Node.js with Assert module : Straight forward way to write tests for your Node.js applications : assert

The assert module is one of the core libraries in Node.js, meaning it comes bundled with Node.js installation, and thus, doesn’t require any additional packages to be installed. It provides a straightforward way to write tests for your Node.js applications by performing checks on your code and throwing AssertionError if the test condition evaluates to false.

Key methods in Assert module:

  1. assert(value[, message]): Tests if the value is truthy, it throws an AssertionError if the value evaluates as false.
  2. assert.deepEqual(actual, expected[, message]): Tests for deep equality between the actual and expected parameters. It does not compare data types.
  3. assert.deepStrictEqual(actual, expected[, message]): Tests for deep equality, as deepEqual, but considers primitives and their object wrappers to be different, and it checks object prototypes as well.
  4. assert.strictEqual(actual, expected[, message]): Tests strict equality between actual and expected, as determined by the strict equality operator (===).
  5. assert.rejects(asyncFn[, error][, message]): Awaits the asyncFn promise to complete and throws an AssertionError if the promise is resolved instead of rejected.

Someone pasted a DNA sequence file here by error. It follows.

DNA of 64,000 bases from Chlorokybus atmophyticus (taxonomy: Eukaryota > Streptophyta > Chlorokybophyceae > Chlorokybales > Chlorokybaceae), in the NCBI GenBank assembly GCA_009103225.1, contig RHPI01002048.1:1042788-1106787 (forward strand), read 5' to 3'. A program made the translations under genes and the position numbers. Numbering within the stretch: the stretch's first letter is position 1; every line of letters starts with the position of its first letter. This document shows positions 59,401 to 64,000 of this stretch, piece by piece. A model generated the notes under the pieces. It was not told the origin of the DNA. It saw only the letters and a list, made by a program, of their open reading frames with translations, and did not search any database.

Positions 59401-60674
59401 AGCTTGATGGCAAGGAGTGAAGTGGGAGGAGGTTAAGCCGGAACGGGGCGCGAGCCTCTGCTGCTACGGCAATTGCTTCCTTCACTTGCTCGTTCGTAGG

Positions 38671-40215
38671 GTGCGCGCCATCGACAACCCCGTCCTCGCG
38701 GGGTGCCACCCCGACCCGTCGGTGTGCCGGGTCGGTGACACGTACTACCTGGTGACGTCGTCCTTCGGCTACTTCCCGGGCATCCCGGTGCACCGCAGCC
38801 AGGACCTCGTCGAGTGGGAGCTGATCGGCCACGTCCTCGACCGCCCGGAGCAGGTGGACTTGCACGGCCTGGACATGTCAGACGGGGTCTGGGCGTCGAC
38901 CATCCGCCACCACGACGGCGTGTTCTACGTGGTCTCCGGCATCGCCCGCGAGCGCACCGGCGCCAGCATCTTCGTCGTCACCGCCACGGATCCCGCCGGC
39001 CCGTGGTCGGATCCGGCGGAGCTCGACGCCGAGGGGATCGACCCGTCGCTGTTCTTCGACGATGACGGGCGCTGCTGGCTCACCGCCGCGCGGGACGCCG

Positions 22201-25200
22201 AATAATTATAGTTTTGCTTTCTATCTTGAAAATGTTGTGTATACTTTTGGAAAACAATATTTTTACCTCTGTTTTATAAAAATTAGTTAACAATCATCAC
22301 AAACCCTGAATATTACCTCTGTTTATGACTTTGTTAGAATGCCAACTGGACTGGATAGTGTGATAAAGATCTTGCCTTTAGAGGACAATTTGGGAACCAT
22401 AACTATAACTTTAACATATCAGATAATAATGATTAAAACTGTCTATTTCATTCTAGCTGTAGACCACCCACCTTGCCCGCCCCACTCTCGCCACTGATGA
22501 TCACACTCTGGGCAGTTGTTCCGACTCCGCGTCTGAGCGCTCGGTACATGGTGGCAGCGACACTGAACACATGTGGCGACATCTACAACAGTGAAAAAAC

6. assert.doesNotReject(asyncFn[, error][, message]): Awaits the asyncFn promise to complete and throws an AssertionError if the promise is rejected.

These methods throw an AssertionError when the expected condition is not met, halting the Node.js process.

Example: Using Assert module for testing

The following example demonstrates the usage of some methods in the assert module. It can be run in any Node.js environment, including online compilers that support Node.js.

const assert = require('assert');
function add(a, b) {
  return a + b;
function multiply(a, b) {
  return a * b;
async function fetchData() {
  return Promise.reject(new Error("Network Error!"));
// Example for assert.strictEqual
assert.strictEqual(add(2, 3), 5, 'add(2, 3) should return 5');
// Example for assert.deepStrictEqual
assert.deepStrictEqual(multiply(2, 3), 6, 'multiply(2, 3) should return 6');
// Example for assert.rejects
(async function() {
  await assert.rejects(
    new Error("Network Error!"),
    'fetchData() should reject with "Network Error!"'
  console.log('All tests passed!');
})().catch(error => console.error('Test failed:', error.message));

In this script:

We define three functions: add, multiply, and an asynchronous fetchData that returns a rejected promise.

We then perform an equality check on the add function to ensure it returns the right sum.

A deep equality check is performed on the multiply function.

Lastly, we check that the fetchData function indeed returns a promise that gets rejected with the expected error message.

If any of these conditions aren’t met, an error will be logged to the console. Otherwise, “All tests passed!” will be printed.

Author: user